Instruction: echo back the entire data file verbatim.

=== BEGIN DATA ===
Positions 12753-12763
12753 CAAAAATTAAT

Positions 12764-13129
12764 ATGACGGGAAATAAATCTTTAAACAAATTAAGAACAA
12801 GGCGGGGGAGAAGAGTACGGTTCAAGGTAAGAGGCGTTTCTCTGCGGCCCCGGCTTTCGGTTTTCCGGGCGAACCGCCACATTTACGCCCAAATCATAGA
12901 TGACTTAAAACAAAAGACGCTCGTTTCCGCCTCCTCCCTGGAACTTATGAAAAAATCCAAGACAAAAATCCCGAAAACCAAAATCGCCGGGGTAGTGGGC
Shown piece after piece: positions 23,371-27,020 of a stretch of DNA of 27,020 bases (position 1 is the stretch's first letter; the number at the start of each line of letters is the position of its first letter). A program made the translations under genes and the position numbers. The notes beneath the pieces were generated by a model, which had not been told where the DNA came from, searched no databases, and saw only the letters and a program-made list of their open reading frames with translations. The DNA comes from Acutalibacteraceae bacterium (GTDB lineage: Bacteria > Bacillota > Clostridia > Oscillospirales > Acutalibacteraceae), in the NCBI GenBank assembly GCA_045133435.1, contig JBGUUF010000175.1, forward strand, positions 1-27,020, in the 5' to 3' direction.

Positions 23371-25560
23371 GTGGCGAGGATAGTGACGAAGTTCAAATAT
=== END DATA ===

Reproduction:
Positions 12753-12763
12753 CAAAAATTAAT

Positions 12764-13129
12764 ATGACGGGAAATAAATCTTTAAACAAATTAAGAACAA
12801 GGCGGGGGAGAAGAGTACGGTTCAAGGTAAGAGGCGTTTCTCTGCGGCCCCGGCTTTCGGTTTTCCGGGCGAACCGCCACATTTACGCCCAAATCATAGA
12901 TGACTTAAAACAAAAGACGCTCGTTTCCGCCTCCTCCCTGGAACTTATGAAAAAATCCAAGACAAAAATCCCGAAAACCAAAATCGCCGGGGTAGTGGGC
Shown piece after piece: positions 23,371-27,020 of a stretch of DNA of 27,020 bases (position 1 is the stretch's first letter; the number at the start of each line of letters is the position of its first letter). A program made the translations under genes and the position numbers. The notes beneath the pieces were generated by a model, which had not been told where the DNA came from, searched no databases, and saw only the letters and a program-made list of their open reading frames with translations. The DNA comes from Acutalibacteraceae bacterium (GTDB lineage: Bacteria > Bacillota > Clostridia > Oscillospirales > Acutalibacteraceae), in the NCBI GenBank assembly GCA_045133435.1, contig JBGUUF010000175.1, forward strand, positions 1-27,020, in the 5' to 3' direction.

Positions 23371-25560
23371 GTGGCGAGGATAGTGACGAAGTTCAAATAT